Full Version: No (accu) spark - test sequence?
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Just going through a diagnosis for a no spark after no physical changes other than pushing a bit of wiring up out of the way of my pedals/feet. Went into garage perfect and now on wanting to test tracking improvements, nada.

I've got no functioning standard distributor to swap back over, and just want to find out what could be down the accuspark unit (which was operating very very well) and what down to something else...

1. No spark from end of lead on firing the starter
2. No spark from the HT centre lead from coil, when firing the starter
3. Swapped coil for new one and no difference so I've put it back onto the old one.
4. Gone over the back of SM5 and all wires are in place and done up.
5. I've checked that the across the posts ohmeter reading on the coil is above 1.4 (on both it was about 1.9)

I'm presuming nothing to do with control unit as that is only charging. Not sure whether point 2. can discount the distributor being a problem or not.

Next procedure?!
Have you checked whether there is voltage at the coil when the ignition is on?
Where does the piece wire go that you moved? If it is part of the ignition, moving it could have caused a poor connection at one end or there could even be a break in the wire.
THanks both. Slight progress. Jim - yes, 6V to coil. I did go over the wiring again.
I've just found an old DJ body, swapped it over using the Accuspark cap and..... it started!

I see from their website that copper leads can cause interference. Could that mean it could kill the unit? I didn't know that when I bought it.

Just looked and its out of warranty. 3 miles use as its been in a box new.... I wonder if its possible to retrofit an Austin baseplate and get some decent use out of it?
Jon - I've been using copper leads ever since I bought mine about two years ago and have had no problems... touch wood!
I have used copper leads exclusively, without any issues.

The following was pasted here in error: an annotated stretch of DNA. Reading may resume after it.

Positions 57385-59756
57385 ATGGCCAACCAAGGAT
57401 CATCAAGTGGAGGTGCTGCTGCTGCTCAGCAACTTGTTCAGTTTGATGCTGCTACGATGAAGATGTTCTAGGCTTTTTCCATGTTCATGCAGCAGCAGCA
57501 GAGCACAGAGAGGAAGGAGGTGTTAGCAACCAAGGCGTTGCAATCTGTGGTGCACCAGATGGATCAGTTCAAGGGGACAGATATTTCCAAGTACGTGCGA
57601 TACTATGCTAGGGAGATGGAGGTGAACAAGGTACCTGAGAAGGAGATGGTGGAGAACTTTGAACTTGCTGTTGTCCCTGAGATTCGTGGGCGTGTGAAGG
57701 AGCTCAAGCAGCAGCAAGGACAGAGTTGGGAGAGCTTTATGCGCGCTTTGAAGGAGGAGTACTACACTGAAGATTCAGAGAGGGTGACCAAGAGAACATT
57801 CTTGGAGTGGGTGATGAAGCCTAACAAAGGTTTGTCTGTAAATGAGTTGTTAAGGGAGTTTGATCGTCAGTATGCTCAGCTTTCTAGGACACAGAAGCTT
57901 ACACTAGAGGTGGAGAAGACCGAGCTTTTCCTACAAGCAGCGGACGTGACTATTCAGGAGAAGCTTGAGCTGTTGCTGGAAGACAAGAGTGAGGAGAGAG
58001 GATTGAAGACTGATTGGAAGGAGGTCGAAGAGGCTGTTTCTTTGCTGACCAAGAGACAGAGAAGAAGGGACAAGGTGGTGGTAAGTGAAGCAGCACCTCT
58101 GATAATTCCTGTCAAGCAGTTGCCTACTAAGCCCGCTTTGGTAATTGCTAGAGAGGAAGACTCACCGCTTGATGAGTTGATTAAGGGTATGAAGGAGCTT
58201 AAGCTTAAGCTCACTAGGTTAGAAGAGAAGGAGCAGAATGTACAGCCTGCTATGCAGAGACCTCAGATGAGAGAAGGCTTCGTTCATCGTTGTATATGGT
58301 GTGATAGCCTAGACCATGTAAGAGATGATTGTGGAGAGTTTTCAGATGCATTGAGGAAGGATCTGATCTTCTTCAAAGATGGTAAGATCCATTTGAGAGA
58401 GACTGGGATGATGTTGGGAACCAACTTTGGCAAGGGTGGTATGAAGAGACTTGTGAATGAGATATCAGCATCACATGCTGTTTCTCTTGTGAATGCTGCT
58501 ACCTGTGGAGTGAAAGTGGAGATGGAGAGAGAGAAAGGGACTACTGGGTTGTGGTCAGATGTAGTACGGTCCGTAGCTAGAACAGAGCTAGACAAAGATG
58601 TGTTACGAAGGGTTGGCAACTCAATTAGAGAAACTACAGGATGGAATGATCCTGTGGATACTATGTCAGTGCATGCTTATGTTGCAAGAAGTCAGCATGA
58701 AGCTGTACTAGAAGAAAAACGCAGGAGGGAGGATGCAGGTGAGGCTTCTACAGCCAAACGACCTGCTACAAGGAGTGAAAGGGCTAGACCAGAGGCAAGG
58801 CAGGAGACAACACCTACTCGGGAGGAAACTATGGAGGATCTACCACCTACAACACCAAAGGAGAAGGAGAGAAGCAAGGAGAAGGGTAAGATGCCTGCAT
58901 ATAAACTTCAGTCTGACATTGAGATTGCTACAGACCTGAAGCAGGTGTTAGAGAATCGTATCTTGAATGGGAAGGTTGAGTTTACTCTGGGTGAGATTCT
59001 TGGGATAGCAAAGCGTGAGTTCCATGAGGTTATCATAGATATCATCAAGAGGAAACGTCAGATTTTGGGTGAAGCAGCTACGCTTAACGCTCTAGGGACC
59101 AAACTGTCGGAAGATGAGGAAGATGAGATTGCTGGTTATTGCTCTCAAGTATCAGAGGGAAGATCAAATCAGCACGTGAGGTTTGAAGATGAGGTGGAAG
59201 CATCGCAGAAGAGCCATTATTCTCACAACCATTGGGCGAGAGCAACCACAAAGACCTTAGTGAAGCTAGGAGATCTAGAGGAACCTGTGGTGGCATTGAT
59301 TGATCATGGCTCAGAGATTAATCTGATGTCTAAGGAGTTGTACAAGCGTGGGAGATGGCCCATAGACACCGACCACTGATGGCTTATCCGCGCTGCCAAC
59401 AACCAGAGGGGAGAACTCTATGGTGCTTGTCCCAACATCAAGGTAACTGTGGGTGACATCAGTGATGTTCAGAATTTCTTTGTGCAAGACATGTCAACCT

Phone them, explain the situation and I am sure they will be reasonable.

Any loose connections on these units will kill them - it is also worth noting that they will not operate if your battery falls below 6v.
(26-03-2019, 07:33 PM)Ruairidh Dunford Wrote: [ -> ]..... - it is also worth noting that they will not operate if your battery falls below 6v.

I would expect many 6 volt batteries to drop below 6 volt while cranking the starter motor. Is it a case of 'if it doesn't start first time it'll never go'?
My own solution, if the battery is soft (usually when it is very cold), is to flick the starting handle over.
Sounds a little similar to my failure of my Accuspark unit, described here:
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Mine was down to the weights having failed on their pivot peg so the rotor was slopping back and forward over the advance and retard

They were very reasonable and replaced the out of warranty unit.

All very interesting re: voltage, thanks. I can see that last night if I'd had the battery on 6.3 it might not have started if I'd have been lazy and used the starter.

Fortunately, I'd had the battery on smart charge overnight and it was at 6.7 (fixed, Lidl!) in the morning before behaving the same. I've emailed them saying please could I perhaps pay trade for the new electronic bit, IF they feel they cannot replace it in the circumstances.
I'd like a spare trigger unit in the car if I'm using the Accuspark (but am now working on my DK4A which makes sense to have going)

Re. loose connections on the unit, how far does that extend into the wider car wiring? Two nut/stud connections on a coil are pretty obvious to make sure are fine. Are HT leads contributive? other wiring feeding the coil? I don't think that was the case with mine, but it's good to understand these things.
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